I can think of three problems that could arise from using less common languages. Your programs might not work well with programs written in other languages. You might have fewer libraries at your disposal. And you might have trouble hiring programmers.

How much of a problem is each of these? The importance of the first varies depending on whether you have control over the whole system. If you're writing software that has to run on a remote user's machine on top of a buggy, closed operating system (I mention no names), there may be advantages to writing your application in the same language as the OS. But if you control the whole system and have the source code of all the parts, as ITA presumably does, you can use whatever languages you want. If any incompatibility arises, you can fix it yourself.

In server-based applications you can get away with using the most advanced technologies, and I think this is the main cause of what Jonathan Erickson calls the "programming language renaissance." This is why we even hear about new languages like Perl and Python. We're not hearing about these languages because people are using them to write Windows apps, but because people are using them on servers. And as software shifts off the desktop and onto servers (a future even Microsoft seems resigned to), there will be less and less pressure to use middle-of-the-road technologies.

As for libraries, their importance also depends on the application. For less demanding problems, the availability of libraries can outweigh the intrinsic power of the language. Where is the breakeven point? Hard to say exactly, but wherever it is, it is short of anything you'd be likely to call an application. If a company considers itself to be in the software business, and they're writing an application that will be one of their products, then it will probably involve several hackers and take at least six months to write. In a project of that size, powerful languages probably start to outweigh the convenience of pre-existing libraries.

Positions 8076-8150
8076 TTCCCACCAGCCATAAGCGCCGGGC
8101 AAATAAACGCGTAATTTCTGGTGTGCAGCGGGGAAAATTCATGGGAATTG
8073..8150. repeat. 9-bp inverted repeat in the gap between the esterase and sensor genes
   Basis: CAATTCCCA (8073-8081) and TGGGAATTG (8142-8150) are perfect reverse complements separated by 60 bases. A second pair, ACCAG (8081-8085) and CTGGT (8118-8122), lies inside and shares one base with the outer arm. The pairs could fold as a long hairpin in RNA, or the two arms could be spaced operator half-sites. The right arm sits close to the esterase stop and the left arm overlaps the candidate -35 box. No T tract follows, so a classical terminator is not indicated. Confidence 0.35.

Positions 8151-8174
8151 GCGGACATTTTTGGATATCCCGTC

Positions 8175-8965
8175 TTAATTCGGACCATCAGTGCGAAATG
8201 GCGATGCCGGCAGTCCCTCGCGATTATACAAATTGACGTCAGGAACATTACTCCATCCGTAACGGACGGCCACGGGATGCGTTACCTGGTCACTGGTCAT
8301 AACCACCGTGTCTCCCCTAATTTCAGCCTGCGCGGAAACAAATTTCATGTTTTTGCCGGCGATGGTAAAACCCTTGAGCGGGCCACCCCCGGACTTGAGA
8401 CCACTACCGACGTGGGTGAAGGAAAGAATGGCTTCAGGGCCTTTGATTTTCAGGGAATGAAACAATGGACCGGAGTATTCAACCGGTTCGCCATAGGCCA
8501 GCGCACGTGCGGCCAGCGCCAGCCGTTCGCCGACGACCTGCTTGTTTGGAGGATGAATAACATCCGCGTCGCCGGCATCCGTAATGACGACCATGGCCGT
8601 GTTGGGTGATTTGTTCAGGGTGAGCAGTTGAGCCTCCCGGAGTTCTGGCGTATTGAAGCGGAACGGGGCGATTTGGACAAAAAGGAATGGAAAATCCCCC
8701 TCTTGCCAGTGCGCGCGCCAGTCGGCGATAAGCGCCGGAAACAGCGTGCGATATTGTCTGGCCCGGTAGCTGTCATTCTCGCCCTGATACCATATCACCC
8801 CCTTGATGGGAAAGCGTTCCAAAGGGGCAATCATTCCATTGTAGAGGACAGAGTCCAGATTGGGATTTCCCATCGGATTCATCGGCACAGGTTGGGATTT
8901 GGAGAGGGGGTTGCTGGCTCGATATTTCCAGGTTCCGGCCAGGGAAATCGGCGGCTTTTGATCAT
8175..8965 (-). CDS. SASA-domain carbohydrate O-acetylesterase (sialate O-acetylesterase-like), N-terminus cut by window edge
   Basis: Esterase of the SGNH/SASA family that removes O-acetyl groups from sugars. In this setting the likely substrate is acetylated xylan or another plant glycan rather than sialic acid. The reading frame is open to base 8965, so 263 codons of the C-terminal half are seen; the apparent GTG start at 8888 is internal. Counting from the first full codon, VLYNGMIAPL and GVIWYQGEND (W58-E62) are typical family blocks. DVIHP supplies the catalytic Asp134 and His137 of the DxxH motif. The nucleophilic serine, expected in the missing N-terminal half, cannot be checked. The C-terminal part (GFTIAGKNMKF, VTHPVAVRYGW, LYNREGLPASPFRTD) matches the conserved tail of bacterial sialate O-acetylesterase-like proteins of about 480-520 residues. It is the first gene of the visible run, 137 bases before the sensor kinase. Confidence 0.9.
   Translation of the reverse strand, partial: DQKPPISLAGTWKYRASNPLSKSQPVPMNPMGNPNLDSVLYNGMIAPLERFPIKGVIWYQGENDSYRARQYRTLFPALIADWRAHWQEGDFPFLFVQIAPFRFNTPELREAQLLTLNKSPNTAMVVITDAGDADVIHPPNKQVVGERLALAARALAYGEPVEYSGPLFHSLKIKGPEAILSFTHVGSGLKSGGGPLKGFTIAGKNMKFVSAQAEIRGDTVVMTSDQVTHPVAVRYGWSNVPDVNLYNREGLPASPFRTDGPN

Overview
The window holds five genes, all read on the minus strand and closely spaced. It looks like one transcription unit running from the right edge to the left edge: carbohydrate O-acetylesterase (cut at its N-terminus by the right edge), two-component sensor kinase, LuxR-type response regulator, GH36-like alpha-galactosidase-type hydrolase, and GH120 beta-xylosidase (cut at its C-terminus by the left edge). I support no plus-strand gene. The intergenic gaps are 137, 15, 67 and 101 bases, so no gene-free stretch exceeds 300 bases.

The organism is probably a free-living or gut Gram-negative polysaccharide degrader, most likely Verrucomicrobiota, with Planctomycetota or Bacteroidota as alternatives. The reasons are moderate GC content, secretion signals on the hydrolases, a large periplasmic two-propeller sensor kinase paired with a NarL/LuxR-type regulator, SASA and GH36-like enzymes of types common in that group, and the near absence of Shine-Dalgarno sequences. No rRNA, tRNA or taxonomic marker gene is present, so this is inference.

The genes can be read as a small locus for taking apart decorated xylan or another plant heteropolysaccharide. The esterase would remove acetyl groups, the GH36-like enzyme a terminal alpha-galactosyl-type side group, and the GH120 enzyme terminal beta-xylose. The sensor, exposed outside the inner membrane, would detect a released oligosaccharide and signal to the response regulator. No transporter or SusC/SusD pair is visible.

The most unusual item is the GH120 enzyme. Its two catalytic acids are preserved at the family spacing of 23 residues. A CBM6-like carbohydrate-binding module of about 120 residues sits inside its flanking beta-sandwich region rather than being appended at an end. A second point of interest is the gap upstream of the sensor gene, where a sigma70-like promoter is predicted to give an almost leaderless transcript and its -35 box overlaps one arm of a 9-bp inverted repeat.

The third worry of the pointy-haired boss, the difficulty of hiring programmers, I think is a red herring. How many hackers do you need to hire, after all? Surely by now we all know that software is best developed by teams of less than ten people. And you shouldn't have trouble hiring hackers on that scale for any language anyone has ever heard of. If you can't find ten Lisp hackers, then your company is probably based in the wrong city for developing software.

In fact, choosing a more powerful language probably decreases the size of the team you need, because (a) if you use a more powerful language you probably won't need as many hackers, and (b) hackers who work in more advanced languages are likely to be smarter.

I'm not saying that you won't get a lot of pressure to use what are perceived as "standard" technologies. At Viaweb (now Yahoo Store), we raised some eyebrows among VCs and potential acquirers by using Lisp. But we also raised eyebrows by using generic Intel boxes as servers instead of "industrial strength" servers like Suns, for using a then-obscure open-source Unix variant called FreeBSD instead of a real commercial OS like Windows NT, for ignoring a supposed e-commerce standard called SET that no one now even remembers, and so on.

You can't let the suits make technical decisions for you. Did it alarm some potential acquirers that we used Lisp? Some, slightly, but if we hadn't used Lisp, we wouldn't have been able to write the software that made them want to buy us. What seemed like an anomaly to them was in fact cause and effect.

If you start a startup, don't design your product to please VCs or potential acquirers. Design your product to please the users. If you win the users, everything else will follow. And if you don't, no one will care how comfortingly orthodox your technology choices were.

The Cost of Being Average

How much do you lose by using a less powerful language? There is actually some data out there about that.

The most convenient measure of power is probably code size. The point of high-level languages is to give you bigger abstractions-- bigger bricks, as it were, so you don't need as many to build a wall of a given size. So the more powerful the language, the shorter the program (not simply in characters, of course, but in distinct elements).